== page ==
Household wrapping won't do any good when you place it inside walls. This can only cause your walls to accumulate water or moisture inside and not allow it to escape. Since you want to prevent water from entering inside rather than outside, doing so is not useful. Although some wall coverings might have it below the floor, a day ago.
In your case, the wrapping in the cavity is definitely a good idea. In addition to sealing the coating a little with air leaks, it will prevent liquid water from entering the insulation. Wrinkled wrapping is also a good idea. Technically, household wrapping is a type of water resistant barrier, or WRB.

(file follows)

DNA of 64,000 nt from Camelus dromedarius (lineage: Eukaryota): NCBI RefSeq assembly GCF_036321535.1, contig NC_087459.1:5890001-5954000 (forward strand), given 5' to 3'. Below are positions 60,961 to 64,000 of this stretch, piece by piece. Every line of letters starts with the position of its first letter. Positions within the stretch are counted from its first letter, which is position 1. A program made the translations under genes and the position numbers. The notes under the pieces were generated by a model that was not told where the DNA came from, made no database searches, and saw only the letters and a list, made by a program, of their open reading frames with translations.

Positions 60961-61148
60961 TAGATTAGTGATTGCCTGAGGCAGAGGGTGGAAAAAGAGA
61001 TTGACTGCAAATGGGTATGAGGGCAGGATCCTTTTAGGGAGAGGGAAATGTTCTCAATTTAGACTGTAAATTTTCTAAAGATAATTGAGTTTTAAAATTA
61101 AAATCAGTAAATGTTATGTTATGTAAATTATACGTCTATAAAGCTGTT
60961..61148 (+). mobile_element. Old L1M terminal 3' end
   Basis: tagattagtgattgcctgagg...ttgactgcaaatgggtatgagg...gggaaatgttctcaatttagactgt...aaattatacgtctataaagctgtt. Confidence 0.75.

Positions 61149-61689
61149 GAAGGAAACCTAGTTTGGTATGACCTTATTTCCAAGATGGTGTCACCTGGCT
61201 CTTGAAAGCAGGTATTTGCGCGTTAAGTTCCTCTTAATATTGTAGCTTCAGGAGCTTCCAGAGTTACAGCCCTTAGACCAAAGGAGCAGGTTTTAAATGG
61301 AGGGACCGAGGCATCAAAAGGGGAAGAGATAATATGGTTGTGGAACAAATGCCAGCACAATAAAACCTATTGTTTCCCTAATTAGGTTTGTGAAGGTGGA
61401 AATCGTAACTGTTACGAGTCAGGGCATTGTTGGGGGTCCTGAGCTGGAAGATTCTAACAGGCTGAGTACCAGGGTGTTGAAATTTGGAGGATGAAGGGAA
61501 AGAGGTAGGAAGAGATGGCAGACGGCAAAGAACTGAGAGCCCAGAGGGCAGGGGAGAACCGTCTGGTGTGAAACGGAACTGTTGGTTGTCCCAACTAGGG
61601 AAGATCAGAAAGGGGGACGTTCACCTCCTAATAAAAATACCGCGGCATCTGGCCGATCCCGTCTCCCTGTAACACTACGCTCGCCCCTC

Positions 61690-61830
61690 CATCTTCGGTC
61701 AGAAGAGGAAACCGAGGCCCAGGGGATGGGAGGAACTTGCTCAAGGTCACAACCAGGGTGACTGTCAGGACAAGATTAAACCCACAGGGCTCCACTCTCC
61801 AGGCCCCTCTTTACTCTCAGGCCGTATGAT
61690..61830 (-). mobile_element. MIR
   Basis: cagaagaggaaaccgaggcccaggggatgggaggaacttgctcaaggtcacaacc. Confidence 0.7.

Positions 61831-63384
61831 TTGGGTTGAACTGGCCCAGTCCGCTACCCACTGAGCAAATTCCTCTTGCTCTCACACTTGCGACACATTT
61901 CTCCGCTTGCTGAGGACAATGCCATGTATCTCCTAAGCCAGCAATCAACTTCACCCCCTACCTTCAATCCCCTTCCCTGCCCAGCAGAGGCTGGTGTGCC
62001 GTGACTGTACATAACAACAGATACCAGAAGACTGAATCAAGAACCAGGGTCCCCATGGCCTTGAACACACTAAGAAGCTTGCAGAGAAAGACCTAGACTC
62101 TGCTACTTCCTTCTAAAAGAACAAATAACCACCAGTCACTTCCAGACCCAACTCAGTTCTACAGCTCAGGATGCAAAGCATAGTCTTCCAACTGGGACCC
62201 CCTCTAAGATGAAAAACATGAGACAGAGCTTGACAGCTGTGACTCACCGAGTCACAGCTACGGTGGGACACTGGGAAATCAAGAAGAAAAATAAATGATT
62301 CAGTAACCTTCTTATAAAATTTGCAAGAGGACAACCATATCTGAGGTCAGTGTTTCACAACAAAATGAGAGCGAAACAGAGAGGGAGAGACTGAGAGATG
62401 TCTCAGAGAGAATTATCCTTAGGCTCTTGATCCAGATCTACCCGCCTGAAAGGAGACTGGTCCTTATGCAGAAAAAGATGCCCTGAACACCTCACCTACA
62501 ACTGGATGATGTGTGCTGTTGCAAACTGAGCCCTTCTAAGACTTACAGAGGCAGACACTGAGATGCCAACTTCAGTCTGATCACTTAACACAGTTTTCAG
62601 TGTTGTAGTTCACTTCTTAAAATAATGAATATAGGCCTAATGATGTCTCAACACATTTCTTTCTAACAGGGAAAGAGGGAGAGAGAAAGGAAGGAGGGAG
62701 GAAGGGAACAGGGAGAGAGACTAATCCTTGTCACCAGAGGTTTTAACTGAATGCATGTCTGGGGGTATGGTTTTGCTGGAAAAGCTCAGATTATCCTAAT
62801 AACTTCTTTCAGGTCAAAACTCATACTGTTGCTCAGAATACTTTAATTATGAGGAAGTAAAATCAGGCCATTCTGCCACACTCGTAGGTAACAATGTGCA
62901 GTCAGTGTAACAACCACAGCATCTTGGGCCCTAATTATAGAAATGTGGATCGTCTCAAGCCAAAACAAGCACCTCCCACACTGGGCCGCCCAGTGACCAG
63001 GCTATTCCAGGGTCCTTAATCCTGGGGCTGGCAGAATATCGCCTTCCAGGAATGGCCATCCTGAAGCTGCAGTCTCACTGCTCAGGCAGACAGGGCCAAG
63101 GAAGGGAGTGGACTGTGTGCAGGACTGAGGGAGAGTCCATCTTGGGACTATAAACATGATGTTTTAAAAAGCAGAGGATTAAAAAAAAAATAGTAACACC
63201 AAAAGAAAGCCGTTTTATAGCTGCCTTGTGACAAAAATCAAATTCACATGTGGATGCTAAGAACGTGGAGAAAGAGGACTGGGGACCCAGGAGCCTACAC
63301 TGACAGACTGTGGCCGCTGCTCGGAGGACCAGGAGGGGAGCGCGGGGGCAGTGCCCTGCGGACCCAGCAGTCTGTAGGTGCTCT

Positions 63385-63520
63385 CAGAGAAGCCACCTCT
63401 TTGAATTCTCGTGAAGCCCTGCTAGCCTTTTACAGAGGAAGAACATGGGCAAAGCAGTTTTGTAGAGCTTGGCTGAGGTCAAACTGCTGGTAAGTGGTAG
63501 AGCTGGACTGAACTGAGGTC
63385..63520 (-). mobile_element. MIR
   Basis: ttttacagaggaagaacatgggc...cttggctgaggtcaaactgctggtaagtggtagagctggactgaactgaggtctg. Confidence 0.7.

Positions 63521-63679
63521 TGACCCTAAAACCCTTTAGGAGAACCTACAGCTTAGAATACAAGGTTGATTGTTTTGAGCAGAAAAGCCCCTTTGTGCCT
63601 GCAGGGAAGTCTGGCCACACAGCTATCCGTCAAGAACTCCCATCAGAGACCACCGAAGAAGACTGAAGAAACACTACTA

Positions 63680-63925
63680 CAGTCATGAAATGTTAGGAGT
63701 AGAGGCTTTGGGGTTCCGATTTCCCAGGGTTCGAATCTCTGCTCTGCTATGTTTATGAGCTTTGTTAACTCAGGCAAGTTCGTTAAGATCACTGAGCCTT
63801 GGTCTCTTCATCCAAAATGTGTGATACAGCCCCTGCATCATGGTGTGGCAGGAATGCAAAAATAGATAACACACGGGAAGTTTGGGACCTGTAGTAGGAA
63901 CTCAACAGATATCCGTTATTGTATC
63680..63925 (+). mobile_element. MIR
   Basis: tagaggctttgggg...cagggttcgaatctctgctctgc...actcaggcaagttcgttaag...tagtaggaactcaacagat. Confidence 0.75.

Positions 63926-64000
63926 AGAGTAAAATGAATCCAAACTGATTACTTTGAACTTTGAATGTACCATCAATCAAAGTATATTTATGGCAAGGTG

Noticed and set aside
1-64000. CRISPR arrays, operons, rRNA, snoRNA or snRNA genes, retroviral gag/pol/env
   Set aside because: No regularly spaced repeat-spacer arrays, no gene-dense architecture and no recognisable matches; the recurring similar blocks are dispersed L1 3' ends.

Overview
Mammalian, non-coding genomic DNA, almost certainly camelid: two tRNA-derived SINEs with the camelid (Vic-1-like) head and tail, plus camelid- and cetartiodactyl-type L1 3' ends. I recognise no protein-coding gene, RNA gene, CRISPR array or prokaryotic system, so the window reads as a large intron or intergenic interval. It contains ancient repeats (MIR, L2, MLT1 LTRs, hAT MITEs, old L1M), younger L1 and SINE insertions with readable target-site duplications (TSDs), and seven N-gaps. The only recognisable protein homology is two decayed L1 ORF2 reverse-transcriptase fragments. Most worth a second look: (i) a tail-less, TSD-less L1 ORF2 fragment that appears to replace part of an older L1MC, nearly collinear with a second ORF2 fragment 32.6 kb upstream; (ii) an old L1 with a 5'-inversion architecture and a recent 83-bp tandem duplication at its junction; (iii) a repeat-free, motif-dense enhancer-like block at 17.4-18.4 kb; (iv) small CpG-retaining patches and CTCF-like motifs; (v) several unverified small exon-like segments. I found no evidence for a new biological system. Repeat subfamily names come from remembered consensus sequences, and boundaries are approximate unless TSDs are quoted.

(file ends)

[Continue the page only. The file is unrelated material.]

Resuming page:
The purpose of using a household wrap is to prevent moisture from entering the wall cavity from outside. While home wrap is water resistant, it's generally not waterproof or waterproof, for good reason. Just as rain and humid air can enter a wall cavity from outside the house, moisture-laden air can also enter a wall from inside the house. If a household wrap is waterproof, it can trap this interior moisture in the wall cavity, which could cause rotting and mold growth.
Most WRBs have a permeability index between 5 and 60; most building codes require a minimum of 5.